Literature : News and views about books, poems, writers. Quotes.
Updated: 1/3/09; 11:55:48.


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Sunday, March 1, 2009

Free book for you: The Crooked Letter by Sean Williams.
It seems to be a fantasy novel.
11:55:07 AM    

Some time ago Haruki Murakami accepted the Jerusalem prize for the Freedom of the Individual in Society, despite opposition as he would be accepting the prize from the hands of political authorities who are engaged in ethnic cleansing.

Haaretz: "Today, however, I have no intention of lying. I will try to be as honest as I can. There are a few days in the year when I do not engage in telling lies, and today happens to be one of them.
So let me tell you the truth. A fair number of people advised me not to come here to accept the Jerusalem Prize. Some even warned me they would instigate a boycott of my books if I came.
The reason for this, of course, was the fierce battle that was raging in Gaza. The UN reported that more than a thousand people had lost their lives in the blockaded Gaza City, many of them unarmed citizens - children and old people.

Any number of times after receiving notice of the award, I asked myself whether traveling to Israel at a time like this and accepting a literary prize was the proper thing to do, whether this would create the impression that I supported one side in the conflict, that I endorsed the policies of a nation that chose to unleash its overwhelming military power. This is an impression, of course, that I would not wish to give. I do not approve of any war, and I do not support any nation. Neither, of course, do I wish to see my books subjected to a boycott.

Please do, however, allow me to deliver one very personal message. It is something that I always keep in mind while I am writing fiction. I have never gone so far as to write it on a piece of paper and paste it to the wall: Rather, it is carved into the wall of my mind, and it goes something like this:
'Between a high, solid wall and an egg that breaks against it, I will always stand on the side of the egg.'
Yes, no matter how right the wall may be and how wrong the egg, I will stand with the egg. Someone else will have to decide what is right and what is wrong; perhaps time or history will decide. If there were a novelist who, for whatever reason, wrote works standing with the wall, of what value would such works be?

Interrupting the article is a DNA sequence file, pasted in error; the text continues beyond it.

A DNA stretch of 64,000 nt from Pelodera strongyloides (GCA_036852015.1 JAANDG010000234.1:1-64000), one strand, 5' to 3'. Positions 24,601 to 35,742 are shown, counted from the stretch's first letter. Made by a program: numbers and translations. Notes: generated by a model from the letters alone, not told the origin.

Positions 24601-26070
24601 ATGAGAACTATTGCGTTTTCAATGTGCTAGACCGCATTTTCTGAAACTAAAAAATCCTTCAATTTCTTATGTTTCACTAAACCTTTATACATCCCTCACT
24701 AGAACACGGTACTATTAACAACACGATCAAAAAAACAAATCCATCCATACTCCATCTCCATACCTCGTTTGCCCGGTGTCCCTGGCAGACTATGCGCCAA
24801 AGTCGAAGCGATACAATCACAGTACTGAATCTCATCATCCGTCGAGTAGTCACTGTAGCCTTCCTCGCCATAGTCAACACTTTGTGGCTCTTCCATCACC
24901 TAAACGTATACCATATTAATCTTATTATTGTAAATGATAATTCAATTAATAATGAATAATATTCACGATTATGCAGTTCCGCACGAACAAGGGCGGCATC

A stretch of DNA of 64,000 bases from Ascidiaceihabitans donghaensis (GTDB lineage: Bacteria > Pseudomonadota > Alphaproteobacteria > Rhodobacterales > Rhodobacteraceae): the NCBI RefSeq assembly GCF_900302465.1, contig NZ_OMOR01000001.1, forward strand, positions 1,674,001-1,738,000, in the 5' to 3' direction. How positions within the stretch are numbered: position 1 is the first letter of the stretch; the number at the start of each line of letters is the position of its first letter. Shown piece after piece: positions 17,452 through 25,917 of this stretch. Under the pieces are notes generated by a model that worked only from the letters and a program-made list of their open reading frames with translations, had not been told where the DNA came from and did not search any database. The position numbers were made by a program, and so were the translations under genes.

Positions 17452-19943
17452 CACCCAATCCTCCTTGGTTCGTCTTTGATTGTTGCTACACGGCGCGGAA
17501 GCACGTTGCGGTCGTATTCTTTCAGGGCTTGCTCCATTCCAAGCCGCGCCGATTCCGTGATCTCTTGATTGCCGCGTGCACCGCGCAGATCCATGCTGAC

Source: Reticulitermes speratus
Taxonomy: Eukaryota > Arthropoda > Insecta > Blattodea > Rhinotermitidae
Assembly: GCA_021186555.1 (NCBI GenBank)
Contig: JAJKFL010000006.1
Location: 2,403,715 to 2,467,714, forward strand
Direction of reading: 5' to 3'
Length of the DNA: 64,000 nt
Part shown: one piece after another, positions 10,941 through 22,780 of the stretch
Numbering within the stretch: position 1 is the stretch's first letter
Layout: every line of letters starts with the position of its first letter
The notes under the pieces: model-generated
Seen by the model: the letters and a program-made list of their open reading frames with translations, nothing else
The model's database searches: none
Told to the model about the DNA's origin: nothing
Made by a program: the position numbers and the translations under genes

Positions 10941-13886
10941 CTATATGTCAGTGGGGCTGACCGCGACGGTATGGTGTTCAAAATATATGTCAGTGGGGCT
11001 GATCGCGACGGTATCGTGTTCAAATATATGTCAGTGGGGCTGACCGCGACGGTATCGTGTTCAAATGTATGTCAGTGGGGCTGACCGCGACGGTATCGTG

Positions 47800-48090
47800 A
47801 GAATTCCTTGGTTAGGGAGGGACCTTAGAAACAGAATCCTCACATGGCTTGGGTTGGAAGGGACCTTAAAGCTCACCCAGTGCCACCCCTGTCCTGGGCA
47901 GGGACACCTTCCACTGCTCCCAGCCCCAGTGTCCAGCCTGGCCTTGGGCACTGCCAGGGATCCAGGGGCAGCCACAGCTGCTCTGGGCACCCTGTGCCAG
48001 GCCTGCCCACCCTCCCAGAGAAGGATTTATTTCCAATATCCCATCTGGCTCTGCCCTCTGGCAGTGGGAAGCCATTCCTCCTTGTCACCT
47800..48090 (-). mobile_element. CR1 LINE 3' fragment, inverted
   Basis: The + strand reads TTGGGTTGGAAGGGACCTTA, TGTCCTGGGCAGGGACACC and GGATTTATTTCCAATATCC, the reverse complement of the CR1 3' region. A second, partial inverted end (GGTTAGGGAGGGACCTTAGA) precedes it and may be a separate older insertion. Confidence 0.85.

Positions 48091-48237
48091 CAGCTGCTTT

What is the meaning of this metaphor? In some cases, it is all too simple and clear. Bombers and tanks and rockets and white phosphorus shells are that high, solid wall. The eggs are the unarmed civilians who are crushed and burned and shot by them. This is one meaning of the metaphor.
This is not all, though. It carries a deeper meaning. Think of it this way. Each of us is, more or less, an egg. Each of us is a unique, irreplaceable soul enclosed in a fragile shell. This is true of me, and it is true of each of you. And each of us, to a greater or lesser degree, is confronting a high, solid wall. The wall has a name: It is The System. The System is supposed to protect us, but sometimes it takes on a life of its own, and then it begins to kill us and cause us to kill others - coldly, efficiently, systematically.

Take a moment to think about this. Each of us possesses a tangible, living soul. The System has no such thing. We must not allow The System to exploit us. We must not allow The System to take on a life of its own. The System did not make us: We made The System.
That is all I have to say to you."

Though it is a very polite critique, and he did shake hands with war criminals, Murakami nevertheless is clear about where he stands when the Zionist System is crushing unarmed civilians.

If you want to know more about the regular Israeli violence against Palestinians bookmark the site of the UN, Occupied Palestinian Territory.

A translation of this book by Shlomo Sand is in preparation. At present it's only available in French. 'How the Jewish People was Invented' is a must read.
11:49:48 AM    

Thursday, October 30, 2008

Guardian: "One of America's more prolific novelists - his latest, Man in the Dark, is his 12th, and he's no slouch as a poet, non-fiction author, screenwriter and editor - but Paul Auster is not feeling very inspired today. 'I'm completely emptied out,' he says, 'no thoughts in my head. No ideas. I am back to zero.'

If there is something getting Auster's goat, it's American politics. It was his disgust at the outcome of the 2000 US elections that sparked the story-within-a-story at the heart of Man in the Dark, about a counterfactual US where civil war reigns and New York leads a movement to form the Independent States of America.
'It's a war of bullets and bombs, whereas the divisions in the US now are similar to a civil war, but we're fighting it with words and ideas,' he says.

He can pinpoint the idea for his latest story to his 'frustration and disgust after the 2000 elections ... Gore won, Gore was elected president, and it was taken away from him by political and legal manoeuvering, and ever since then I've had this eerie feeling of being in some parallel world, some world we didn't ask for but we nevertheless got. In the other world Al Gore is finishing his second term now, we never invaded Iraq, maybe 9/11 never happened, because they were getting close to figuring it out, the Clinton people, and then the Bush people ignored all the warnings, so I think that's the origin of it.'"